Sacramento Dentistry Group - Connecting Sleep Apnea and Bruxism With Narrow Arches

Sleep apnea and bruxism (teeth grinding) are two issues commonly seen together. A third factor that likely influences both is narrow upper or lower arches. The Sacramento Dentistry Group has treatment solutions for a narrow arch width, including Invisalign and the DNA appliance system.

Aug 21, 2015, 09:19 ET from Sacramento Dentistry Group

SACRAMENTO, Calif., Aug. 21, 2015 /PRNewswire/ --

Fixing One Problem May Solve Others

Bruxism and sleep apnea are known to have multiple possible causes, but one factor that many dentists are noticing as a recurrent risk for both of these disorders is narrow arch width, especially in the upper jaw. Commonly called teeth grinding, bruxism typically occurs during sleep. As its name suggests, sleep apnea is also a problem that occurs when you slumber, but this disorder involves your body experiencing a lack of oxygen. Research indicates that the two complications are often linked and may be solved by modifying narrow jaws.

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Finding Your Jaw Width

To determine your maxillary arch width, dentists such as Sacramento's Dr. Brian Steele measure the distance between the two first molars in your upper jaw. When the gap between them is less than 35 millimeters, dentists consider this a narrow arch. Why does the Sacramento Dentistry Group believe this measurement is important?

Based on studies from the Universite de Montreal, a primary risk factor for bruxism in children and adults is a narrow arch. So when Dr. Steele notices a narrow maxillary arch, he examines the client carefully for signs of bruxism — teeth worn down or damaged without a known cause. Montreal scientists also report that sleep apnea is two to three times more likely to be diagnosed in "bruxers" than it is in the rest of the population. This leads Dr. Steele to next question the patient about their quality of sleep and whether they snore. Poor sleep, a feeling of exhaustion in the morning and snoring are just a few possible symptoms of sleep apnea.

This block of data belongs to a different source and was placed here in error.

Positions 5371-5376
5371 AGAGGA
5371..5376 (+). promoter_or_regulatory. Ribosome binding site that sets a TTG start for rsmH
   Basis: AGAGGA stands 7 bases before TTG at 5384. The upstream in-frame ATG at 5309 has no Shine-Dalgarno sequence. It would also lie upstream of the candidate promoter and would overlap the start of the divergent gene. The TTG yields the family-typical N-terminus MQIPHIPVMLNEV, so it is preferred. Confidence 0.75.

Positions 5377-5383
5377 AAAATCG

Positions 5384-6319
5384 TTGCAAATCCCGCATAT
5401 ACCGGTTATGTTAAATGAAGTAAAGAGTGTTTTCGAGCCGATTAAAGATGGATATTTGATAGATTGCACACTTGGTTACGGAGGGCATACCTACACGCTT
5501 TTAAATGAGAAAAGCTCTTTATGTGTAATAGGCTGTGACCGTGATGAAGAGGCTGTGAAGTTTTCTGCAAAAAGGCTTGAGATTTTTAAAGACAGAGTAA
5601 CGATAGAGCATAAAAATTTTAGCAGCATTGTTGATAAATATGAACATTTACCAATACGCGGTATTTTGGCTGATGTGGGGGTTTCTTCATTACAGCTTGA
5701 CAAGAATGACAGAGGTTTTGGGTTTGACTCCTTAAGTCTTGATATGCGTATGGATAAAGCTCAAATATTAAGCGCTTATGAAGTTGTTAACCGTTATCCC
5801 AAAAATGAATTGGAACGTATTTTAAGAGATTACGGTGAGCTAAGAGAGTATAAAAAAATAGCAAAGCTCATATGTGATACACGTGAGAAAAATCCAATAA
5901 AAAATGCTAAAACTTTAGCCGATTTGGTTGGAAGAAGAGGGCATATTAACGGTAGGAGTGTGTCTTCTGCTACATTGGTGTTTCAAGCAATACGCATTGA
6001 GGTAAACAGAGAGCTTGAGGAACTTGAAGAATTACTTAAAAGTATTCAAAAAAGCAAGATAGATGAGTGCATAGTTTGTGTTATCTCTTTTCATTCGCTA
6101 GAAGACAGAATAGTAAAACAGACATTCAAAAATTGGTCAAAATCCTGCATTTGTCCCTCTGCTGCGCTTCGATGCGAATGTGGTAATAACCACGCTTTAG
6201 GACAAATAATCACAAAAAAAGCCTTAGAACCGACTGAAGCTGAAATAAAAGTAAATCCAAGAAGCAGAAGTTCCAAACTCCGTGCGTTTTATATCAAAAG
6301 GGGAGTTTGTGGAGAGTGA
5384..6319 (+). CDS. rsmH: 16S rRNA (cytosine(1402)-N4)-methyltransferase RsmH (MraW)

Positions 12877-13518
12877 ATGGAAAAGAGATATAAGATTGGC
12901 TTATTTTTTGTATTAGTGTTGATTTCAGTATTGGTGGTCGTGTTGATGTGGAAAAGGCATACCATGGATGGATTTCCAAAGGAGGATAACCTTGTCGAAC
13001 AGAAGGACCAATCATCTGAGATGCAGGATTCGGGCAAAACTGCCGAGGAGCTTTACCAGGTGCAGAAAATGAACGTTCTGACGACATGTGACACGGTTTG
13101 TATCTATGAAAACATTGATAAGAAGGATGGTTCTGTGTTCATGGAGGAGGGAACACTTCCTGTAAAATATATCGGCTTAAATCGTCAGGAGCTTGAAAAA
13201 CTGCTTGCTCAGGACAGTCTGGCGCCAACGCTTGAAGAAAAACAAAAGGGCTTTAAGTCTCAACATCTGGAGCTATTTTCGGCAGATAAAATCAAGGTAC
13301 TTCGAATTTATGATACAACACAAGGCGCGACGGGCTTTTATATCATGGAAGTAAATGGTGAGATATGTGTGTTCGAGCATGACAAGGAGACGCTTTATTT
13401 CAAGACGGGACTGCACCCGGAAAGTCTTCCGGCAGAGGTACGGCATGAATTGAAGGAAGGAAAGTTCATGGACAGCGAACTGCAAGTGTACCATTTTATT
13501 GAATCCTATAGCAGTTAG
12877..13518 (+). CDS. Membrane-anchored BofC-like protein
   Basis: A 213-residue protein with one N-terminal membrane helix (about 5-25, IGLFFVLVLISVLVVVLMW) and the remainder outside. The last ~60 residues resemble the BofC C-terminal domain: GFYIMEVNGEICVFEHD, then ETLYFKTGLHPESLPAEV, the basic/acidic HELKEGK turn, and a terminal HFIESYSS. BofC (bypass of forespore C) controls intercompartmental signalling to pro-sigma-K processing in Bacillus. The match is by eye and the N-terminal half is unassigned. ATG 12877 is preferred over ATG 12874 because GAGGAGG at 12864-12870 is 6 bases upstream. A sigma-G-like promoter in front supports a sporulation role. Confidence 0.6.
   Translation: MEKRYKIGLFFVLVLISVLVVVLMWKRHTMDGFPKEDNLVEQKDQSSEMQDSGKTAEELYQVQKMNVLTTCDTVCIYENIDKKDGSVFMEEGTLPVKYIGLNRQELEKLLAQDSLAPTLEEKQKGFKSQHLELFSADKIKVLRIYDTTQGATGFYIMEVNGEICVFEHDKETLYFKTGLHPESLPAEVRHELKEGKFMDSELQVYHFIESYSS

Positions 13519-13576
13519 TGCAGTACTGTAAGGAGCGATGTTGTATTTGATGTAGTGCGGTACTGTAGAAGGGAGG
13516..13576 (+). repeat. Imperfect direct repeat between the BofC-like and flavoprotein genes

Helping Bruxism and Sleep Apnea Patients

The next interesting finding from researchers is that solving a sleep apnea disorder reduces or ends bruxism in most children treated for sleep apnea. So curing one problem often leads to fixing the other! This is an important medical result because studies show that untreated sleep apnea increases mortality and bruxism gets worse over time, not better. Therefore, solving a patient's sleep apnea issue is a major step towards improving their well-being.

Improve the Bite to Improve Breathing

The next question to approach is: "How does improving your bite improve your health?" Dentists with the Sacramento Dentistry Group believe improving the oral airways is the best solution for patients with narrow arches. This requires orthodontics. Many people think orthodontics is strictly a cosmetic procedure — using braces to make a straight smile. The truth is that malocclusions — bad bite patterns — lead to many serious oral and medical health problems. In the case of a narrow arch, some doctors theorize that the reduced volume in the oral cavity contributes to the lack of oxygen reaching the patient's lungs. A narrow arch also leaves insufficient space inside the mouth for the tongue, further blocking the airway. Therefore, if a patient has a narrow arch, bruxism and sleep apnea, simply widening the arch may provide a solution to all three difficulties.

Solutions For Narrow Arches

Every client is different and the best solution for widening an arch depends on the patient's teeth and jaw. The Sacramento Dentistry Group offers a number of methods for increasing arch size, including the comfortable and convenient Invisalign process, traditional braces and orthodontics, or the new DNA appliance. If you struggle with bruxism, sleep apnea or both, Dr. Brian Steele provides free consultations to determine if the arch width requires improvement. While various factors, both genetic and environmental, lead to smaller arches, dentistry can widen them safely and effectively, to the benefit of many! Contact the Sacramento Dentistry Group at or via their phone number: 916-538-6900.

SOURCE Sacramento Dentistry Group